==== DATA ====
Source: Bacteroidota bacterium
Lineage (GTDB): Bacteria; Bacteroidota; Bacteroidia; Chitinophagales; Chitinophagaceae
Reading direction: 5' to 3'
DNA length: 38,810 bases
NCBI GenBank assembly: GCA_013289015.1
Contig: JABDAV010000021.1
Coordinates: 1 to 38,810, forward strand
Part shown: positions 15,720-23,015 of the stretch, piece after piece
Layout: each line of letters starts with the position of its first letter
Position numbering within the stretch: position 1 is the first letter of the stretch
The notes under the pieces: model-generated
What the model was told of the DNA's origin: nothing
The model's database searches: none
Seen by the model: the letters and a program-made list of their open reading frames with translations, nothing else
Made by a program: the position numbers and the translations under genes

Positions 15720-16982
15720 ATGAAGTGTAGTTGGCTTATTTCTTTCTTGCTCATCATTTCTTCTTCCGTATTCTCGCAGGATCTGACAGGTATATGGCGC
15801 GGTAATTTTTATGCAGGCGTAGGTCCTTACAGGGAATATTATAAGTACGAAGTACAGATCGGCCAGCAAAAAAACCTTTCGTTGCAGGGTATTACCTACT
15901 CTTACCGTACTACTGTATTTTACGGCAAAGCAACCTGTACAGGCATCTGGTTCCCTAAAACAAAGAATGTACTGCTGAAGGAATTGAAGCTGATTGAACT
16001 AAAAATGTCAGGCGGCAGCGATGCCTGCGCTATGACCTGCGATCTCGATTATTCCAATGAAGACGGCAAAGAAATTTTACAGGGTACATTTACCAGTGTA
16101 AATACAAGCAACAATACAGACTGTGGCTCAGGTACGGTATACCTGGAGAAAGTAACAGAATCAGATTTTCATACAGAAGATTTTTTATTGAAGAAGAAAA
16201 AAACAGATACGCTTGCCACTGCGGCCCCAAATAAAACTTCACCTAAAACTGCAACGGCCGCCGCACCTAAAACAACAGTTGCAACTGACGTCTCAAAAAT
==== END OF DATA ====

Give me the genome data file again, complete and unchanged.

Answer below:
Source: Bacteroidota bacterium
Lineage (GTDB): Bacteria; Bacteroidota; Bacteroidia; Chitinophagales; Chitinophagaceae
Reading direction: 5' to 3'
DNA length: 38,810 bases
NCBI GenBank assembly: GCA_013289015.1
Contig: JABDAV010000021.1
Coordinates: 1 to 38,810, forward strand
Part shown: positions 15,720-23,015 of the stretch, piece after piece
Layout: each line of letters starts with the position of its first letter
Position numbering within the stretch: position 1 is the first letter of the stretch
The notes under the pieces: model-generated
What the model was told of the DNA's origin: nothing
The model's database searches: none
Seen by the model: the letters and a program-made list of their open reading frames with translations, nothing else
Made by a program: the position numbers and the translations under genes

Positions 15720-16982
15720 ATGAAGTGTAGTTGGCTTATTTCTTTCTTGCTCATCATTTCTTCTTCCGTATTCTCGCAGGATCTGACAGGTATATGGCGC
15801 GGTAATTTTTATGCAGGCGTAGGTCCTTACAGGGAATATTATAAGTACGAAGTACAGATCGGCCAGCAAAAAAACCTTTCGTTGCAGGGTATTACCTACT
15901 CTTACCGTACTACTGTATTTTACGGCAAAGCAACCTGTACAGGCATCTGGTTCCCTAAAACAAAGAATGTACTGCTGAAGGAATTGAAGCTGATTGAACT
16001 AAAAATGTCAGGCGGCAGCGATGCCTGCGCTATGACCTGCGATCTCGATTATTCCAATGAAGACGGCAAAGAAATTTTACAGGGTACATTTACCAGTGTA
16101 AATACAAGCAACAATACAGACTGTGGCTCAGGTACGGTATACCTGGAGAAAGTAACAGAATCAGATTTTCATACAGAAGATTTTTTATTGAAGAAGAAAA
16201 AAACAGATACGCTTGCCACTGCGGCCCCAAATAAAACTTCACCTAAAACTGCAACGGCCGCCGCACCTAAAACAACAGTTGCAACTGACGTCTCAAAAAT